Hawaiian Makers from the 2nd half of the 20th c. click for more

OKona Tenor Ukulele
OKona Tenor
courtesy of Ukulelefriend.com
Though in other parts of the world the Ukulele has gone in and out of fashion a few times, in Hawaii it has always held a bit more popularity (though here too it has had upturns and downturns) I have entries for the makers of the first half of the 20th century and entries for the current ones so here is the entries for some of the luthiers and firms who tried to produce quality Ukuleles in the 2nd half of the 20th century even in the last quarter when they were really in a downturn but are no longer in business today.

Andy Berard - OKona

From Kona, Hawaii, he was a member of the Ukulele Guild of Hawaii and died in 2005

Peter Bermudez - Hai'ku

I believe he started some time in the 1970's, in Kaneohe, Oahu, and was a full time luthier. Joe Souza who founded Kanile'a was his apprentice and learned the art of luthiery from him in the 1990's. He marked his work with a soundhole stamp or label and was very fond of Lili'us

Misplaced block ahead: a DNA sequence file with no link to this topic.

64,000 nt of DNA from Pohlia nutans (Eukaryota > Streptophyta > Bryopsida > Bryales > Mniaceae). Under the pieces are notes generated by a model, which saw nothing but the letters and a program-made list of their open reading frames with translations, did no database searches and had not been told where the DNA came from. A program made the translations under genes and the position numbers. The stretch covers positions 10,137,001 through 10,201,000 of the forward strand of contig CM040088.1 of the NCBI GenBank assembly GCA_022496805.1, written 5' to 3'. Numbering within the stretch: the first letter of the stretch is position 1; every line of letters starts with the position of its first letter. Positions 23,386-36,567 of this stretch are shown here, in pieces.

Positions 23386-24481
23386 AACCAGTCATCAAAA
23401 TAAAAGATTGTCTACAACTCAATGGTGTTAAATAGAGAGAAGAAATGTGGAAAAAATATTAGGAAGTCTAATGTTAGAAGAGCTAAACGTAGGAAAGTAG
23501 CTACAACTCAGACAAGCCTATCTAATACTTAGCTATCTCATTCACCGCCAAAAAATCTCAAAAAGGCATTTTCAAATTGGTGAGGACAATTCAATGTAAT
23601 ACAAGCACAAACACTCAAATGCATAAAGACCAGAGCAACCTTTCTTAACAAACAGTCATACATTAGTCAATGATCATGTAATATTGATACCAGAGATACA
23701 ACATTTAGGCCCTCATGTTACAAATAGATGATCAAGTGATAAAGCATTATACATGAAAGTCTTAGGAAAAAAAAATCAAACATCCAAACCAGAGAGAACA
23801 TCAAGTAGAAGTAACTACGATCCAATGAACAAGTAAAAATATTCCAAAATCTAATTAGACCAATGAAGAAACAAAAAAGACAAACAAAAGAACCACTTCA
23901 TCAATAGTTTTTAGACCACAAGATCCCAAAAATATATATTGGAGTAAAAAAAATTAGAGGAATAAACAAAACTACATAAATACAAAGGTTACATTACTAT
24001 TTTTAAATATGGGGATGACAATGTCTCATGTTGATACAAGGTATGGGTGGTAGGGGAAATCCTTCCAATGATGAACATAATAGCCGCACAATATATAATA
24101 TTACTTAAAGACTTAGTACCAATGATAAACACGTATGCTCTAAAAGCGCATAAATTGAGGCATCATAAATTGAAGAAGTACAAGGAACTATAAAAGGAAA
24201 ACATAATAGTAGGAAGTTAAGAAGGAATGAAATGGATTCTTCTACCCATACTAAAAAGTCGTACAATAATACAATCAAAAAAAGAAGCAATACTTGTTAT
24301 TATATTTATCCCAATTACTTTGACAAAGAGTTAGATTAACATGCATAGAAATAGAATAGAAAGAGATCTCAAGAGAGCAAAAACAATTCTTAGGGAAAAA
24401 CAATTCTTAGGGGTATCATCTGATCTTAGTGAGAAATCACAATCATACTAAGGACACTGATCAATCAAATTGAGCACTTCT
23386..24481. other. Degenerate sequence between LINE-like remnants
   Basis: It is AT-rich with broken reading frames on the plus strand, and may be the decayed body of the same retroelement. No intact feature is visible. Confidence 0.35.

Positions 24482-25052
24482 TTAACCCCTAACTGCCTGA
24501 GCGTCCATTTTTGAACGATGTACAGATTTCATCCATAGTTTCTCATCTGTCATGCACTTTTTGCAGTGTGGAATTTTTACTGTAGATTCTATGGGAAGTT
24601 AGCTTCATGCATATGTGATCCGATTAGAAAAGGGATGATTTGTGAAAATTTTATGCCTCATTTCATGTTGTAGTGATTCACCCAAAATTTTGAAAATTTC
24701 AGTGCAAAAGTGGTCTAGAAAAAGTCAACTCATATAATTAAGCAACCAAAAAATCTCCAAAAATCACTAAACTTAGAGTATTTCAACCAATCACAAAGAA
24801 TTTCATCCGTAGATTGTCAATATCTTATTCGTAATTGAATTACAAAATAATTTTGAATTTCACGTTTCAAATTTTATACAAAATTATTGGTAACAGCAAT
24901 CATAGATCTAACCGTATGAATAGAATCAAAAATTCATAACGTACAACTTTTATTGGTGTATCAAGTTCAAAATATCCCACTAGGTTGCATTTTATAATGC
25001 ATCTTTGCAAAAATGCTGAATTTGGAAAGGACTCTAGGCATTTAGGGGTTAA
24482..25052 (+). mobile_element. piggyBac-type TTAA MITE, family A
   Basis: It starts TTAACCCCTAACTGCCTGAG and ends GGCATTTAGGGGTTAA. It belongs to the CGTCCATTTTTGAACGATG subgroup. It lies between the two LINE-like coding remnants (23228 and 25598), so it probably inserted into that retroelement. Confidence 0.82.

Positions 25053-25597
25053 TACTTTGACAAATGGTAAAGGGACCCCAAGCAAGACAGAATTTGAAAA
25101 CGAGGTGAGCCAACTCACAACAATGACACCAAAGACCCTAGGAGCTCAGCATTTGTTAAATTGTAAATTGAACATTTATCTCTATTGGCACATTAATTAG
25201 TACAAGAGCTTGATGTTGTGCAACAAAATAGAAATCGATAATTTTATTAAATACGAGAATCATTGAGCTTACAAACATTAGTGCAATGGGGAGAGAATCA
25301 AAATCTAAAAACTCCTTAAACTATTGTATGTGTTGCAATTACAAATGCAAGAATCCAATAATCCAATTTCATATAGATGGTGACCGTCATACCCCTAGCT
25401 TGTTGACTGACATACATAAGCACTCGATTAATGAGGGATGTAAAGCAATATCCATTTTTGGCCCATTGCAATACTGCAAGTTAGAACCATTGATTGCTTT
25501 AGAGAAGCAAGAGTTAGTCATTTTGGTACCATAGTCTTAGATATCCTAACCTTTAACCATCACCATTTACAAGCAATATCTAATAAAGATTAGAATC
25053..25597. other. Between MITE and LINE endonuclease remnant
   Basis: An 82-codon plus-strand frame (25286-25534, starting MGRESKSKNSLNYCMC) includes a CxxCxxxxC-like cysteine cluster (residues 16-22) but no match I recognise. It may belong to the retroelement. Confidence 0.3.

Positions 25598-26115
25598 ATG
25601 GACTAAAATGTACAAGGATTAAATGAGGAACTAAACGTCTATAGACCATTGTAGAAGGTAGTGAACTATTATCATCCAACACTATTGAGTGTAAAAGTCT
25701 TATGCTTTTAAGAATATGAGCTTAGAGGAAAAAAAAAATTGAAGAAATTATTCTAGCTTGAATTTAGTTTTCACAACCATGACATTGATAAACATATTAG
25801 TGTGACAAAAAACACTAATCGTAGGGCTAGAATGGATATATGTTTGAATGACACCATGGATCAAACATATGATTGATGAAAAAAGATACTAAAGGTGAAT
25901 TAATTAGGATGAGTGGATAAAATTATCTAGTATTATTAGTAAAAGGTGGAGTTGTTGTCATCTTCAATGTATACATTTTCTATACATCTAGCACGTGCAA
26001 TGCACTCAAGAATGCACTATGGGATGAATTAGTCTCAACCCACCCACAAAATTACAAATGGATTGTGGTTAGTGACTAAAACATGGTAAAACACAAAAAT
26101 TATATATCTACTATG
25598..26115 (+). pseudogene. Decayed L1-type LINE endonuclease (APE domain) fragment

Ron Yasuda

He got his start making Ukuleles for Kamaka from 1958 to 1977, during their "gold label" years. He was employed as one of Kamakas hearing impaired workforce so was presumably, at least partially deaf. Upon retirement he started up on his own and I don't know when he stopped making Ukuleles but the last firm date I have is for the Pineapple in 2001. I have read people say he worked exclusively in koa, this isn't true, he worked mainly in koa but I have seen Ukuleles of his in other native Hawaiian woods.

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